At the center of Foregone is famed Canadian American leftist documentary filmmaker Leonard Fife, one of sixty thousand draft evaders and deserters who fled to Canada to avoid serving in Vietnam. Fife, now in his late seventies, is dying of cancer in Montreal and has agreed to a final interview in which he is determined to bare all his secrets at last, to demythologize his mythologized life. The interview is filmed by his acolyte and ex-star student, Malcolm MacLeod, in the presence of Fife's wife and alongside Malcolm's producer, cinematographer, and sound technician, all of whom have long admired Fife but who must now absorb the meaning of his astonishing, dark confession.
Imaginatively structured around Fife's secret memories and alternating between the experiences of the characters who are filming his confession, the novel challenges our assumptions and understanding about a significant lost chapter in American history and the nature of memory itself. Russell Banks gives us a daring and resonant work about the scope of one man's mysterious life, revealed through the fragments of his recovered past.
Praise for Russell Banks
'Russell Banks' work presents without falsehood and with a tough affection the uncompromising moral voice of
our time' - Michael Ondaatje, author of The English Patient
'Foregone focuses [Banks'] sharp eye on the feints and fictions amid life's “facts,” as he reveals his fascinatingly fallible character, Fife' - Ann Beattie
'Banks, who turned 80 this year, explores aging, memory, and reputation in thoughtful and touching ways, enhanced by the correspondence between aspects of Leo's life and the writer's own history... A challenging, risk-taking work marked by a wry and compassionate intelligence' - Kirkus Reviews on Foregone
'Russell Banks is, word for word, idea for idea, one of the great American novelists' - Colum McCann
'Russell Banks knows everything worth knowing…and much, much more' - Washington Post
'A writer of extraordinary power' - Boston Globe
'One of the overlooked classics of American literature' - Guardian on Cloudsplitter
Available on NetGalley
Average rating from 7 members
I can see this becoming a nextflix mini series. It really moving and though provoking!! First time I've heard of this author let alone read a book by him but definitely not the last!
Foregone" is the latest novel from Russell Banks, probably one of the best wordsmiths on the Canadian literary landscape at work today. It's the powerful but rather bleak story of Leonard Fife, an American documentary filmmaker nearing 80, exiled in Canada since 1968 and dying from terminal cancer. It takes place during the course of a single day (April fool's day) in Montreal where former students of Fife are gathered around him in order to shoot a documentary about his works. But Fife has no desire to talk about his professional life, deciding instead to unleash a powerful flood of erratic ramblings and dubious memories about his personal life, his betrayals, his secrets and his emotional failures. I couldn't really decide if he was knowingly not telling the truth most of time or if his mind was too addled by the inefficiency of his drug treatment. "Foregone" is a magnificent and very compelling novel about memories, aging and one's abilities to differentiate between real and fictional facts when going down memory lane. Suffice too say that the depressing bleakness brought upon us by the current health catastrophe might actually turn some people away from this beautiful novel and this would be quite understandable. I will probably wait a few more months and read it again. Reading it was a very moving experience but it definitely left me shaken and very sad. To be handled with caution... Many thanks to Netgalley and Oldcastle Books for giving me the opportunity to read this wonderful novel prior to its release date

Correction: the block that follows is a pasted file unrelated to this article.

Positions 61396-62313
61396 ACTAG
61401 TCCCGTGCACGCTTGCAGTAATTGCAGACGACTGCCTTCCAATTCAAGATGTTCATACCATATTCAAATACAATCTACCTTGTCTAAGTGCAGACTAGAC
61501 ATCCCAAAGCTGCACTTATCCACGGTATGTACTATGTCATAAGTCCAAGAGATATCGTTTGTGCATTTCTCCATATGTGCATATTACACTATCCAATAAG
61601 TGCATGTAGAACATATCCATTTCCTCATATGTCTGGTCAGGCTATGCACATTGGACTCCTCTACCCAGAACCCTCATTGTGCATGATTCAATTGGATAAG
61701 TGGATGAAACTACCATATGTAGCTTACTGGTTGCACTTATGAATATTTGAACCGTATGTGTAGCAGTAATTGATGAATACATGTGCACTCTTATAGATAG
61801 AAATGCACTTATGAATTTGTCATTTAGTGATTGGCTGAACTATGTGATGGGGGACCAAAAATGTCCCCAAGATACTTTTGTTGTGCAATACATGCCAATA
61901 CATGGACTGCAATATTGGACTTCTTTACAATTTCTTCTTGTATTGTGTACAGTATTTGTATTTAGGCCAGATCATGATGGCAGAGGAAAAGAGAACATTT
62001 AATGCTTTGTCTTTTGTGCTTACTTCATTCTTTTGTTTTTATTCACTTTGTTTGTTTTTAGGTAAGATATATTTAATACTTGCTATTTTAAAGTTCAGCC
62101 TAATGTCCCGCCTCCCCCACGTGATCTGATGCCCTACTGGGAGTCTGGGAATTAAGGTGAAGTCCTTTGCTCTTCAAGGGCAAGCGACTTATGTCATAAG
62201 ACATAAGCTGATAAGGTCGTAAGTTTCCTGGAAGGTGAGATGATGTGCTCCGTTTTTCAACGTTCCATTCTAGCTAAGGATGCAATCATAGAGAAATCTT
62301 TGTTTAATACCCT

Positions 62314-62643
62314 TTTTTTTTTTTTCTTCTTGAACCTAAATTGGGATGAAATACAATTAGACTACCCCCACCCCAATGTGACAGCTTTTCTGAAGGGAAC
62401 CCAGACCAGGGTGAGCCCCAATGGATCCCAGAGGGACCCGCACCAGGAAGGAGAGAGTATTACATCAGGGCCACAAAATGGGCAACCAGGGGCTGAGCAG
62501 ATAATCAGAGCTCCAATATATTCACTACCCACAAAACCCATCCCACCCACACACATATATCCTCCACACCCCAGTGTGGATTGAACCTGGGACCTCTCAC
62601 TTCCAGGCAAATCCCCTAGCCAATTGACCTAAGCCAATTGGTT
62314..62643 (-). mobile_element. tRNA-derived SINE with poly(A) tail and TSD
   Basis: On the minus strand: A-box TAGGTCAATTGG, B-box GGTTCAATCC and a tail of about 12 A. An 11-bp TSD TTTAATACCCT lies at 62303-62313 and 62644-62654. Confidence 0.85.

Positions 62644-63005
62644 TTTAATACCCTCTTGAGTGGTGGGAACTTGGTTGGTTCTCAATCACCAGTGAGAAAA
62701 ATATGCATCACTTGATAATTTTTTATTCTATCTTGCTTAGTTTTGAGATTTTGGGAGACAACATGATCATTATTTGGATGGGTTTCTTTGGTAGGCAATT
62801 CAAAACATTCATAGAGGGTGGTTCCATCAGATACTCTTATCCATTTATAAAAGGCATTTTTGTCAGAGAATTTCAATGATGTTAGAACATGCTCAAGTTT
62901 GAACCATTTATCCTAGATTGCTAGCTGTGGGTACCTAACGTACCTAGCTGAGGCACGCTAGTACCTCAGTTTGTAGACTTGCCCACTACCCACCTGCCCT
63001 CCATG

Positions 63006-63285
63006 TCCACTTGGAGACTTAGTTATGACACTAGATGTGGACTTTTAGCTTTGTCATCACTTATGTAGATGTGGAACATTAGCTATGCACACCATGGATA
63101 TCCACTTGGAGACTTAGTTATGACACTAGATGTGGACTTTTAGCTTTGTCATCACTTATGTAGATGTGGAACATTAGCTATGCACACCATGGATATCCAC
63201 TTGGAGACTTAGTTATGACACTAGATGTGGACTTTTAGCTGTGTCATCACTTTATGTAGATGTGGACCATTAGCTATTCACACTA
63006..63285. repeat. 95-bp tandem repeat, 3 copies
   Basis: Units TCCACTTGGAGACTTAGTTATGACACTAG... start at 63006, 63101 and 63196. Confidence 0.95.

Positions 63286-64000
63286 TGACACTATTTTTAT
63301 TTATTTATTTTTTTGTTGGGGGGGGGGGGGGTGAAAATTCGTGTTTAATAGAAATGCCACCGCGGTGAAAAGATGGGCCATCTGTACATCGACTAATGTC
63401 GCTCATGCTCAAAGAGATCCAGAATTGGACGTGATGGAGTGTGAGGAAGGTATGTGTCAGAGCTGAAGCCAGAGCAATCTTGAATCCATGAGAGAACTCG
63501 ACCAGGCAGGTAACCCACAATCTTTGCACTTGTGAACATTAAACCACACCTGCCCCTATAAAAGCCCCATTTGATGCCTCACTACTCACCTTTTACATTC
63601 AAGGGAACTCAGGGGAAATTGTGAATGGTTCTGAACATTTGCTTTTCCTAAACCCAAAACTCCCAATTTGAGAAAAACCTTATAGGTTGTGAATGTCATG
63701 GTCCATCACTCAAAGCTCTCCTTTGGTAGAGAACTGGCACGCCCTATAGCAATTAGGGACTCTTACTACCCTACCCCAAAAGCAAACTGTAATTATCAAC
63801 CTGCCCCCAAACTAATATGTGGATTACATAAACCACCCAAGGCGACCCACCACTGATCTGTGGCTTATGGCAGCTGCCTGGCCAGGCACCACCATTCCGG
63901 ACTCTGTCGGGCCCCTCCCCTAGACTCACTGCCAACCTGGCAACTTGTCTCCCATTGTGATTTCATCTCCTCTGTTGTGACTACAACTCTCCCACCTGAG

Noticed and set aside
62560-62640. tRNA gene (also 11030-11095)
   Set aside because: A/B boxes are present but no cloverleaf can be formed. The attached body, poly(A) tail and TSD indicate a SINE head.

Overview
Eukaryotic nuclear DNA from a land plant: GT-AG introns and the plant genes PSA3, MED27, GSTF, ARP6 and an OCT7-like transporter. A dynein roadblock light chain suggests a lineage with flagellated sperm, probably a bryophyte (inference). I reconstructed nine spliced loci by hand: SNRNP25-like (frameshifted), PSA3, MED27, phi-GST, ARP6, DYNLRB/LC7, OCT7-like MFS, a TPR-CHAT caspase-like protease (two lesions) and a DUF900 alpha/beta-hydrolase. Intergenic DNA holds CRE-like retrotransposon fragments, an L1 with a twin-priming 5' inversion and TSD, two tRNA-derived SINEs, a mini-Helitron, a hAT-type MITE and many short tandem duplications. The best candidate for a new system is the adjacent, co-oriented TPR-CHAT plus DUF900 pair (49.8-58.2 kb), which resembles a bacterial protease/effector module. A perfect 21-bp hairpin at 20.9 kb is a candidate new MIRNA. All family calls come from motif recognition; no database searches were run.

American author Russell Banks, now in his eighties, known for books like The Sweet Hereafter and Cloudsplitter, is clearly in a mood to reconsider his life. His latest novel Foregone is more than a little bit autobiographical, with his main character sharing many of his life experiences, and containing some of the DNA of his 2016 non-fiction book Voyager. Leo Fife, a famous Canadian documentary maker, is dying from cancer. He offers Malcolm, an old colleague, the opportunity to record one final interview, an opportunity that Malcolm finds too good to pass up. But Fife is not interested in reliving or explaining old glories which is what Malcolm is there for. Instead, Leo insists that his wife Emma be in the room for the interview and uses the process to come clean about the life he had before he came to Canada. That life included two former wives and a couple of children left behind when he fled the United States in 1968 as a supposed conscientious objector. The bulk of the story is Leo’s increasingly muddled reminiscence of his various relationships and different points in his life – from running away from home at 18 to go to Cuba (but only getting as far as Florida), his first marriage which ended badly and his second marriage which he also ended up fleeing from. But also around this is the story of the documentary being made, of the tension between those wanting to make their careers on the back of Leo’s confessions and his wife Emma, seeking to preserve his reputation. Reader’s patience with this narrative will depend on how they connect to Leo Fife. Leo is not a particularly likeable person. He is selfish and mendacious, recounting as he does a life of lying in order to get what he wants. But he is also fascinating and his story, rambling though it is, is told in a compelling way. So that by the end readers may still not like Leo but they might feel they understand him more. Of course by that time, there has been doubt thrown on the whole narrative, a suggestion that the drugs he is on encourages him to confabulate and that the stories he is telling are actually a recasting of Emma’s own story. Foregone is another masterwork from one of America’s great novelists. Those familiar with Banks’ biography and the stories that he told in Voyager will find plenty of resonance in the life of Leo Fife. This is not strictly Banks’ history but he has clearly used the detail of his life to give Leo’s tale the deep richness that it has. And that is what impresses here, the way in which Leo’s story comes together, the depth of the characters that he encounters, the underlying commentary on the American experience and the pathos that Banks manages to generate.